"Q" Line Rolls with Art
NEW YORK CITY.- The first of four planned phases of the Second Avenue Subway opened on New Year's Day, marking the first major expansion of the New York City Subway system in 50 years.
In the early part of 2014, the Metropolitan Transportation Authority revealed that it would liven up stations along the first phase of the Second Avenue Subway line with tons of public art. On Sunday, visitors viewed the first of many planned installations.
The expansive and mesmerizing permanent artworks are the largest permanent public art installation in New York State history, and dozens of works spread out over the four stations along the extension.
"The Second Avenue subway provides New Yorkers with a museum underground and honors our legacy of building engineering marvels that elevate the human experience," Cuomo said in a statement. "Public works projects are not just about function—they’re an expression of who we are and what we believe. Any child who has never walked into a museum or an art gallery can walk the streets of New York and be exposed to art and education simply by being a New Yorker. That is where we came from and that is what makes New York special."
At the 63rd Street station, artist Jean Shin has used archival photos of the Second and Third avenue elevated trains to create images, as shown here, in ceramic tile, glass mosaic and laminated glass. All the scenes are a throwback to the time when those trains were in operation.
At the 72nd Street station, Vik Muniz’s installation “Perfect Strangers” features colorful images of New Yorkers created in mosaic. In all, the Brazilian artist has created over three dozen characters throughout the mezzanine and entrance areas.
Chuck Close is behind “Subway Portraits” at the 86th Street Station. In all, Close has created 10 works in mosaic and two works in ceramic tile. The nine-foot-high installations feature well-known subjects like Philip Glass, Kara Walker, and Lou Reed, along with the artist himself, of course.
Sarah Sze’s “Blueprint for a Landscape,” is made up of nearly 4,300 porcelain tiles spread throughout the 96th Street station, and in total the artwork spans about 14,000 square feet. The images depicted include “sheets of paper, scaffolding, birds, trees, and foliage—caught up in a whirlwind velocity that picks up speed and intensity as the composition unfolds throughout the station with references to energy fields and wind patterns.”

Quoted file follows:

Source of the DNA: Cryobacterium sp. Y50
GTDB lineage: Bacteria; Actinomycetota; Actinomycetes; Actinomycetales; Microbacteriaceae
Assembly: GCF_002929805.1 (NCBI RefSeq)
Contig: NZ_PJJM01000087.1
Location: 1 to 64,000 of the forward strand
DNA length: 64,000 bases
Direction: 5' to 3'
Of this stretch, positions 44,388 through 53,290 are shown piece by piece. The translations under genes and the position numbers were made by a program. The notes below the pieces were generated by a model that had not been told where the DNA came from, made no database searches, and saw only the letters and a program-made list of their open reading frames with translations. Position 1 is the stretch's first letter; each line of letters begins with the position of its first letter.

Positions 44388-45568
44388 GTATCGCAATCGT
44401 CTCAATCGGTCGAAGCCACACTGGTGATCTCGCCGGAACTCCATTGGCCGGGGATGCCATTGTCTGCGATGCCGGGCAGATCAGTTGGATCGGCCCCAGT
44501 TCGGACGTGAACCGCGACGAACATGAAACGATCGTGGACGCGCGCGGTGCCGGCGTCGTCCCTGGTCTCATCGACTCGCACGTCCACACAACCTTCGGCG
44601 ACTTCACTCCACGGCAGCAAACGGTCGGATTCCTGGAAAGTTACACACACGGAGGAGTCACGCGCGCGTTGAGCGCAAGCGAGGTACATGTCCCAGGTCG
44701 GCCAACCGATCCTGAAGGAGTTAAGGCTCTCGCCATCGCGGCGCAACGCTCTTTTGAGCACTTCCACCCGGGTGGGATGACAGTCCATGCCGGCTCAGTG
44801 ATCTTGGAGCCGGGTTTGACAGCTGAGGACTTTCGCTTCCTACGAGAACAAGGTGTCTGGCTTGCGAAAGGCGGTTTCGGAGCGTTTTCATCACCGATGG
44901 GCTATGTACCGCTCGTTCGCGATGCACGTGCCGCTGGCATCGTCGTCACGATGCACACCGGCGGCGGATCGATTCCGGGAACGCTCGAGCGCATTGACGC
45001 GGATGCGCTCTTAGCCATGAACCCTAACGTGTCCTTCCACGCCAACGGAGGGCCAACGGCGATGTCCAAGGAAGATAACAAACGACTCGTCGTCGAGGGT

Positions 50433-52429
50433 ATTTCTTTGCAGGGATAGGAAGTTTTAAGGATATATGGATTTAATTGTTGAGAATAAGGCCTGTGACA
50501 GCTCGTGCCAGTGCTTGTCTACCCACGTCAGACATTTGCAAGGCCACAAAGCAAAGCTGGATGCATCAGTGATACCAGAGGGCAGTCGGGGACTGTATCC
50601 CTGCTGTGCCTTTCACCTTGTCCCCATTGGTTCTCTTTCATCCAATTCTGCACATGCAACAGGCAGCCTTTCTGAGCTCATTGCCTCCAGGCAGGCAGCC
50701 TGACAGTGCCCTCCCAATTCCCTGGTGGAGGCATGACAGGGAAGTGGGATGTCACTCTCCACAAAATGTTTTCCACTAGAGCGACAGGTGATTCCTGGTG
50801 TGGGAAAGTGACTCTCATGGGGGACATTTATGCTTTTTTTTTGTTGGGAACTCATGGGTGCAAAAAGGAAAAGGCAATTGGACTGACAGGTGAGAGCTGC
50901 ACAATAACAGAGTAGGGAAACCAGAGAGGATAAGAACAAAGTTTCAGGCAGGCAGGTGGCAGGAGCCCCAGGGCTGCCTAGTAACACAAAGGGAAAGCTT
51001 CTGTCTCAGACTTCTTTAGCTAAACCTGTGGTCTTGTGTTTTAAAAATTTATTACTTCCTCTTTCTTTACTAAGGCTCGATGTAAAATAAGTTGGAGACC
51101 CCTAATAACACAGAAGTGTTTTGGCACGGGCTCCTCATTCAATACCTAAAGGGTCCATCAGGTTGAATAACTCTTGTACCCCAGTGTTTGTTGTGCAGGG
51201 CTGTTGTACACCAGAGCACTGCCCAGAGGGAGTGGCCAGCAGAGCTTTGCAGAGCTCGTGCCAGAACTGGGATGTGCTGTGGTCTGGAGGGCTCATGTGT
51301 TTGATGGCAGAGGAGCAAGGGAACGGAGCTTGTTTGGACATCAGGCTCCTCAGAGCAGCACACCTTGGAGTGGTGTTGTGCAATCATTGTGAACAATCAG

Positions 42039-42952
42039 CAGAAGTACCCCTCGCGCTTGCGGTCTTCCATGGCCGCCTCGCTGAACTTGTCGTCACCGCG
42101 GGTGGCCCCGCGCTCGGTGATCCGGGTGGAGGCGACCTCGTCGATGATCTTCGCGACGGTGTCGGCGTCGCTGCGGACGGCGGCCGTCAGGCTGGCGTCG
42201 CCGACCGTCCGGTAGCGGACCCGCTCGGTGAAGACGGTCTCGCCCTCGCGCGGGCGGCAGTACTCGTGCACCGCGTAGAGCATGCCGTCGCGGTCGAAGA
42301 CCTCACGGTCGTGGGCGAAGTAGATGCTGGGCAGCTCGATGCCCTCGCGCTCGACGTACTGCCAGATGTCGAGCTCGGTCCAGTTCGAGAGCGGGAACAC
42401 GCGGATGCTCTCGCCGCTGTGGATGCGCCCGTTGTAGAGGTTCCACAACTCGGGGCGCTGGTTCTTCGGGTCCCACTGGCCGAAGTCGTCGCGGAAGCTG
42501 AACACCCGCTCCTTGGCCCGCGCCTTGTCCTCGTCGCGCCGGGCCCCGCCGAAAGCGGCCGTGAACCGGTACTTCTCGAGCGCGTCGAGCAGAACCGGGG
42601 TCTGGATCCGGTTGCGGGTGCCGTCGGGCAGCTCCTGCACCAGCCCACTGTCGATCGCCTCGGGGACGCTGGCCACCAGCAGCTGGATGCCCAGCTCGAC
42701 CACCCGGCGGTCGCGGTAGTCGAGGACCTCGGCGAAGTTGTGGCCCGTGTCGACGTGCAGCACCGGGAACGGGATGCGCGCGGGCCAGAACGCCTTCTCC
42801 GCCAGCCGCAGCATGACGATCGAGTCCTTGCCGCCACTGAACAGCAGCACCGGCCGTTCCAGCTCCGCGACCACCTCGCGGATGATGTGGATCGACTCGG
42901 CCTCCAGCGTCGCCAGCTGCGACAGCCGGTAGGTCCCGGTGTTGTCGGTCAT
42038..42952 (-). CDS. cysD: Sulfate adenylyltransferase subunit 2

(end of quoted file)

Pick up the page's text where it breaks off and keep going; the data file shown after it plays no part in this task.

Phase 1 of the newly opened "Q" line runs from 96th Street down Second Avenue to 72nd Street. It crosses under Central Park and terminates on Manhattan's West Side at Seventh Avenue and 67th Street.
The price tag comes in around $4.5 billion—$700 million more than originally budgeted.
Phase 2, which would extend the line up to 125th Street near the Harlem River, is expected to cost $6 billion. Tunneling for that will begin in 2019 or 2020.
The MTA hasn't yet offered clear price estimates for Phases 3 and 4, which go down to Houston Street, and then to Hanover Square in the Financial District. The entire project is estimated at $17 billion.
Phase 1 adds three entirely new stations to the subway system, at 72nd, 86th, 96th—all along Second Avenue. The existing 63rd Street-Lexington Avenue Station, where the F runs, was also renovated so the new-and-improved Q train can stop there. There will be a cross-platform transfer between the Q and the F.
Two tunnels, one northbound and one southbound, were dug for Phase 1. Drilling of the northbound (west) tunnel—which is 1.47-miles- or 7,789-feet-long—took approximately eight months. It was completed in February 2011.
The southbound (east) tunnel, which at 1.36 miles, or 7,209 feet, is slightly shorter, was completed in September 2011. All told, the cost of the project works out to approximately $300,000 per foot tunneled.
A 450-foot long, 484-ton tunnel boring machine nicknamed "Adi" did the digging; it removed 15 million cubic feet of rock and 6 million cubic feet of soil. That's enough to bury a football field 360 feet deep. Adi was later shipped to Indianapolis to be used for another tunneling project.
The MTA expects 200,000 people to use the Phase 1 line on an average weekday. For context, that's more than half as many daily riders as the entire Los Angeles Metro system (350,000).